Interpretation of Test Results

If the methylation pattern or methylation-specific amplification is characteristic of only maternal inheritance, then the diagnosis of PWS is confirmed. If the methylation pattern or methylation-specific amplification is characteristic of only paternal inheritance,then the diagnosis of AS is confirmed (Figure 6-3). Methylation assays detect all cases of PWS and AS caused by deletions, UPD, and IC defects; however, such assays will not detect the rare small deletions not involving the SNRPN locus or UBE3A mutations. While the methylation assays cannot differentiate among the various mechanisms producing PWS and AS, 99% of PWS patients and approximately 78% of AS patients will be detected. Approximately 50% of the remaining patients with an AS phenotype have mutations in UBE3A, which are identified by single strand conformation polymorphism (SSCP) analysis and sequencing.

Two different approaches for the laboratory diagnosis of PWS and AS may be used.18 The first is to start with an analysis of parent-specific methylation of SNRPN. A pattern consistent with biparental inheritance rules out PWS and most cases of AS. If the diagnosis of PWS or AS is confirmed by methylation analysis, FISH and DNA marker analysis should be performed to determine whether the cause is a deletion, a UPD, or an IC defect. The second approach takes into account that deletions are the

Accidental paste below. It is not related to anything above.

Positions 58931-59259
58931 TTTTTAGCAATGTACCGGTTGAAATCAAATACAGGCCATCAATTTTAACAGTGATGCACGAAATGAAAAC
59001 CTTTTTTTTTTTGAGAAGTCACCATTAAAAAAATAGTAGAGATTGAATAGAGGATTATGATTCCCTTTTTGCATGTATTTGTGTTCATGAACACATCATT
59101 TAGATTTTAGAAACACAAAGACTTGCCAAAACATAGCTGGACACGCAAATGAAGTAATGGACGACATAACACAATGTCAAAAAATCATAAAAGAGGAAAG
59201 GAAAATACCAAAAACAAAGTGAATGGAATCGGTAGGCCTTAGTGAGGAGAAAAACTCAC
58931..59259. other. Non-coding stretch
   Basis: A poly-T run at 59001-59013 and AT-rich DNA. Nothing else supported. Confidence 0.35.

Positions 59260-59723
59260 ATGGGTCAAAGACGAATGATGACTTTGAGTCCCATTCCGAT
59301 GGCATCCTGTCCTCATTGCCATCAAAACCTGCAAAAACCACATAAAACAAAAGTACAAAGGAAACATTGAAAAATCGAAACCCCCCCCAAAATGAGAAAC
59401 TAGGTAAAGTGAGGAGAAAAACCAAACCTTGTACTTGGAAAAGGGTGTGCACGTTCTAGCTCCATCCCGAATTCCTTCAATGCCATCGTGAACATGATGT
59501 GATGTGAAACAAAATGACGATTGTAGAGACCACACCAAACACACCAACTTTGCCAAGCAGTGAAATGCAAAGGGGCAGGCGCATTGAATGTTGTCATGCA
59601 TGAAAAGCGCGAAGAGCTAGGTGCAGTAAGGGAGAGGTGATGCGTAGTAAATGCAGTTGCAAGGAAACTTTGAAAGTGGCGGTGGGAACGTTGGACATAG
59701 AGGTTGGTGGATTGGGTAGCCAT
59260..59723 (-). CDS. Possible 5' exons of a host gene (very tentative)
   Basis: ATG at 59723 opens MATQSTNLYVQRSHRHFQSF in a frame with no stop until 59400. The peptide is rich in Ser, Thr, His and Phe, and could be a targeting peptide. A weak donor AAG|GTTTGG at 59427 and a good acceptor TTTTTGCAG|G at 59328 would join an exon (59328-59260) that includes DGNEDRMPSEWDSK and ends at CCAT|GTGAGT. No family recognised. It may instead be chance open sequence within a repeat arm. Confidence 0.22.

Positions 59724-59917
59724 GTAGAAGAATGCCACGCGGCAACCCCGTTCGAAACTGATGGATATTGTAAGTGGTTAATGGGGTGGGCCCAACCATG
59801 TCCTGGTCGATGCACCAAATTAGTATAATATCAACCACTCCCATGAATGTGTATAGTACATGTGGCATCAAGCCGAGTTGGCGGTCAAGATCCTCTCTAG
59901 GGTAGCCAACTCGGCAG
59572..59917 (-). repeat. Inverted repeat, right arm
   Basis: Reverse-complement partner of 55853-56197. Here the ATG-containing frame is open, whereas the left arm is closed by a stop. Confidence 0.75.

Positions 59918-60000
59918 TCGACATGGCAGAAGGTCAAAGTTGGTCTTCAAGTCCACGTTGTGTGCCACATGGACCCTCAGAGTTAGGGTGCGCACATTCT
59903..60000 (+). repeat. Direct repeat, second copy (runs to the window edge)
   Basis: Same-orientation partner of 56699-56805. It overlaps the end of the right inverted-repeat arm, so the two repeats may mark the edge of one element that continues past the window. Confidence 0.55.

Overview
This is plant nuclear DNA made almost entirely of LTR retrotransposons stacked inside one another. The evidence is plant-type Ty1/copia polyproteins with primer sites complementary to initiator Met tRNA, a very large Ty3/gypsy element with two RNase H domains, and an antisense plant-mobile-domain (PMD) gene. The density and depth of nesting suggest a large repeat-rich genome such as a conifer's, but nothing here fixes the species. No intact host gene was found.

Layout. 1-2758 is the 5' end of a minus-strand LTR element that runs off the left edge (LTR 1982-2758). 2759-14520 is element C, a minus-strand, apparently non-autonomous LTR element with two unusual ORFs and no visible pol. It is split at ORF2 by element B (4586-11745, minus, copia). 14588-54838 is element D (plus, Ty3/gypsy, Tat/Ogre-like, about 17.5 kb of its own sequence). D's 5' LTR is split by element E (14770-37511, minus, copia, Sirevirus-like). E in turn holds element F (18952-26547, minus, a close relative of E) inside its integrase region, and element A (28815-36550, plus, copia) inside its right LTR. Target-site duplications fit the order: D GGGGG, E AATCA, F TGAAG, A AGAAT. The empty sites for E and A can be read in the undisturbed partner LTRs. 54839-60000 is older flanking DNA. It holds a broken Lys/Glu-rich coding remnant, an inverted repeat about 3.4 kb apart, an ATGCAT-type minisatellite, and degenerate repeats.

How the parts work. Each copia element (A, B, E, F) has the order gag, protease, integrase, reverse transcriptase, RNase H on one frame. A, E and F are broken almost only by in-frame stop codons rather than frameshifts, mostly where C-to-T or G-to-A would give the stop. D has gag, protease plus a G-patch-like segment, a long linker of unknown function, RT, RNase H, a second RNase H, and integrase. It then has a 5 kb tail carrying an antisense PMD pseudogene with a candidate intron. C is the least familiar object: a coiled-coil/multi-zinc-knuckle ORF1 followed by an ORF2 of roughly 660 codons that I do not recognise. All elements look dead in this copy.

Figure 6-3. Southern blot analysis of PWS and AS. The methylated 4.2 kb (maternal) and the unmethylated 0.9 kb (paternal) fragments generated using Xba I and Not I are detected by the DNA probe SNRPN. Normal individuals exhibit a biparental inheritance pattern (lanes 1 and 4), whereas patients with PWS show a pattern of only maternal inheritance (lane 2) and patients with AS show a pattern of only paternal inheritance (lane 3).

Figure 6-3. Southern blot analysis of PWS and AS. The methylated 4.2 kb (maternal) and the unmethylated 0.9 kb (paternal) fragments generated using Xba I and Not I are detected by the DNA probe SNRPN. Normal individuals exhibit a biparental inheritance pattern (lanes 1 and 4), whereas patients with PWS show a pattern of only maternal inheritance (lane 2) and patients with AS show a pattern of only paternal inheritance (lane 3).

most common cause of PWS and AS. It may be preferable to perform FISH analysis first if the patient is an older child or adult with classic features of PWS or AS. Methylation analysis is appropriate if a deletion is not detected. In the case of abnormal methylation, UPD studies using DNA markers should be performed to determine whether UPD is the cause. For either approach,if UPD is not present,then referral to a clinical laboratory for mutation analysis of UBE3A should be considered for patients with an AS phe-notype. For patients suspected to have PWS, referral to a research laboratory for further molecular investigation of an IC defect should be considered.

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